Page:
seafoods for certification, instead of assessing species to be reared, whether ocean or coastal cages should be allowed, composition of feed, impacts of pollution and other problems of marine feedlots, at this meeting, they are considering exemptions for usage of chlorine, vaccines, and synthetic feed additives requested by aquaculture operations hoping to secure organic accreditation in the future. They need to be educated before the process picks up any
more momentum on a very slippery slope.
Comments have to be submitted by April 8, 2014 and can be sent via #submitComment;D=AMS_FRDOC_0001-1155. For additional
information, email Michelle Arsenault (, NOSB Advisory Board Specialist or call 202-720-0081.
This move towards certifying seafoods reared in feedlots would not only confuse consumers, itcould cause serious economic harm to capture fisheries. Fresh farmed organic fish may trump frozen wild fish in the marketplace, even among very savvy consumers. “If the USDA does decide to allow farm-raised fish into the ranks of USDA-certified organic products, this could open the door to a huge increase in profits for the aquaculture industry as well as give them a huge leg up over the commercial fishing industry.” (The Organic Aquaculture Quandary )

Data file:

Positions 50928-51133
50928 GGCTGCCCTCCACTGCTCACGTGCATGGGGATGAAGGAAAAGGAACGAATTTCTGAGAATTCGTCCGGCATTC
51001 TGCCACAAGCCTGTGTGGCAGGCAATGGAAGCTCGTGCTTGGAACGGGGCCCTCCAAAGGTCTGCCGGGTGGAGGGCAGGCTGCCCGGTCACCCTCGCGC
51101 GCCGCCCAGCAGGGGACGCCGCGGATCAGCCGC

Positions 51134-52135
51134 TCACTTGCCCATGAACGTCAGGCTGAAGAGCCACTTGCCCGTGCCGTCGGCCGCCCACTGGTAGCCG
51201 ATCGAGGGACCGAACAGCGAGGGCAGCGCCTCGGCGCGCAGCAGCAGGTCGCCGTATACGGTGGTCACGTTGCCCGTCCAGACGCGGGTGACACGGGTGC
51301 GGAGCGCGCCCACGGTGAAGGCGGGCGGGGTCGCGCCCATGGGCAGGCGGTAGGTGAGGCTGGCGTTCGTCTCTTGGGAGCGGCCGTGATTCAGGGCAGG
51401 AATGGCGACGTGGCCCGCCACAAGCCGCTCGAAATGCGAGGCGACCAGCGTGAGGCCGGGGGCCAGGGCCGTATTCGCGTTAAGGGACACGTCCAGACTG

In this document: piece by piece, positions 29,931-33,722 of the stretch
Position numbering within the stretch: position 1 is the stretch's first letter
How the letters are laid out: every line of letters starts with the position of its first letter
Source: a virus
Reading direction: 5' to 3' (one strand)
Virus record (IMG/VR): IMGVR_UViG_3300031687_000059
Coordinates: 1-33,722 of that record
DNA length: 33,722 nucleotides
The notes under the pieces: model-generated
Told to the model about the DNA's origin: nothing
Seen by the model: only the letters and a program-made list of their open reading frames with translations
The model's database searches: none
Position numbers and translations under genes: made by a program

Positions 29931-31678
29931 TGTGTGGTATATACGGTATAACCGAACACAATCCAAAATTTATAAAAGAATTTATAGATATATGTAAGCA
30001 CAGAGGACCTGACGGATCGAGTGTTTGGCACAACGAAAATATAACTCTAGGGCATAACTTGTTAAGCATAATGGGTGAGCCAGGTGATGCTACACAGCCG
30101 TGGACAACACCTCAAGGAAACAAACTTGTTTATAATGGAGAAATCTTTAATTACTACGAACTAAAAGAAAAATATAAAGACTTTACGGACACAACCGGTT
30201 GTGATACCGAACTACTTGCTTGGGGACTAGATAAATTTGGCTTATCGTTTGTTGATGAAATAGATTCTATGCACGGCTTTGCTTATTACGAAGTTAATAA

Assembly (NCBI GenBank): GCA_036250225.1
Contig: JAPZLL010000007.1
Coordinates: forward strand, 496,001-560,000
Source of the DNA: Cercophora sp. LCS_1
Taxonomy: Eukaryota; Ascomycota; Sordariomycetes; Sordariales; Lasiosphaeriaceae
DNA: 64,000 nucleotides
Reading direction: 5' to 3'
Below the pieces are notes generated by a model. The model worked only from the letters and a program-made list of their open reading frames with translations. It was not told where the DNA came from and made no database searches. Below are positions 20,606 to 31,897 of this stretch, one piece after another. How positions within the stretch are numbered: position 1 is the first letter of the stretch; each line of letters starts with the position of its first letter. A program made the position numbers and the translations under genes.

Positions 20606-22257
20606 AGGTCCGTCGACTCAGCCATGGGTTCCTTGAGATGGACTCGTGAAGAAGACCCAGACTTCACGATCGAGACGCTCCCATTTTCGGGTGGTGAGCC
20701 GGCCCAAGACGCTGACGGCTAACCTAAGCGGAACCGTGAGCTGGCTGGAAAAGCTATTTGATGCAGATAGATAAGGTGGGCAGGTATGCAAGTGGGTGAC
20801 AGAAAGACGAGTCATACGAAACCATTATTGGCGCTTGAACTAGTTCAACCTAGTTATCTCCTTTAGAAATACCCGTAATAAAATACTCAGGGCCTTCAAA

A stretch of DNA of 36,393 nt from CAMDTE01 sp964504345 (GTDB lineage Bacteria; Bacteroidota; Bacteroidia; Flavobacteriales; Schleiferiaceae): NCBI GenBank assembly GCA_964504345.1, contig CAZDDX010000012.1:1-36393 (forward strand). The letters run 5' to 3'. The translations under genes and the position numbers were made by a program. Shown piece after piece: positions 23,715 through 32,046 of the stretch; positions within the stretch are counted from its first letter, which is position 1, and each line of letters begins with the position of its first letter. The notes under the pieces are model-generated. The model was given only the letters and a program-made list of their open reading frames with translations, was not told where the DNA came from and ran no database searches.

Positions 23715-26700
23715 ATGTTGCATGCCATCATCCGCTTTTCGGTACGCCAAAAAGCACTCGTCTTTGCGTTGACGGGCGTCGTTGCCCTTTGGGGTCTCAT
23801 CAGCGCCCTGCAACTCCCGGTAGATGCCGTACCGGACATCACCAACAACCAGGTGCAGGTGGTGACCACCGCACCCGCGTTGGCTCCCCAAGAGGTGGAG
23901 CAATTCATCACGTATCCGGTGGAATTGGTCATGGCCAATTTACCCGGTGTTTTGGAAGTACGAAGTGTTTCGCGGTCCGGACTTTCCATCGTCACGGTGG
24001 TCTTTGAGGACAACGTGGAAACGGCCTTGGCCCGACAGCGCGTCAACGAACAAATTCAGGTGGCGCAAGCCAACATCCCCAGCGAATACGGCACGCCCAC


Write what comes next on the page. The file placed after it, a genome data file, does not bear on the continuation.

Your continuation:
The pressure may also be coming from growers of commodity crops looking for new markets to dump their products. Representatives of the American Soy Growers and Illinois Soybean Association attended NOAA meetings in the Pacific Northwest to describe their industry plans to produce feed for the fish farm industry. “Aquaculture Oceans of Opportunity” states “Marine or offshore aquaculture is fast becoming the focus of aquaculture expansion” and the Illinois Soybean Association has “made considerable investments in furthering offshore aquaculture productions systems and in perfecting feed rations”.
Since the inception of the National Organic Program, the standards have been trusted to mean that food with the label have been produced in ways that are compatible with organic principles of adhering to practices that “restore, maintain and enhance ecological harmony … and balance natural systems.” These principles require protecting biodiversity, minimizing environmental impacts, controlling inputs, and allowing “natural behaviors.” These are not the practices of
industrial aquaculture.
There are many problems that could be described in comments:
* Marine fish farms replicate some of the worst practices of confined animal feedlot operations, known as CAFOs, which could never receive organic certification.
*Impacts are largely under the waterline and out of sight, so the fish farm industry has escaped scrutiny that would have closed down comparably dirty land-based operations. Marine netpens allow excess feed, pathogens, parasites, and voluminous amounts of pollution to flush into the surrounding waters, putting other aquatic species at risk.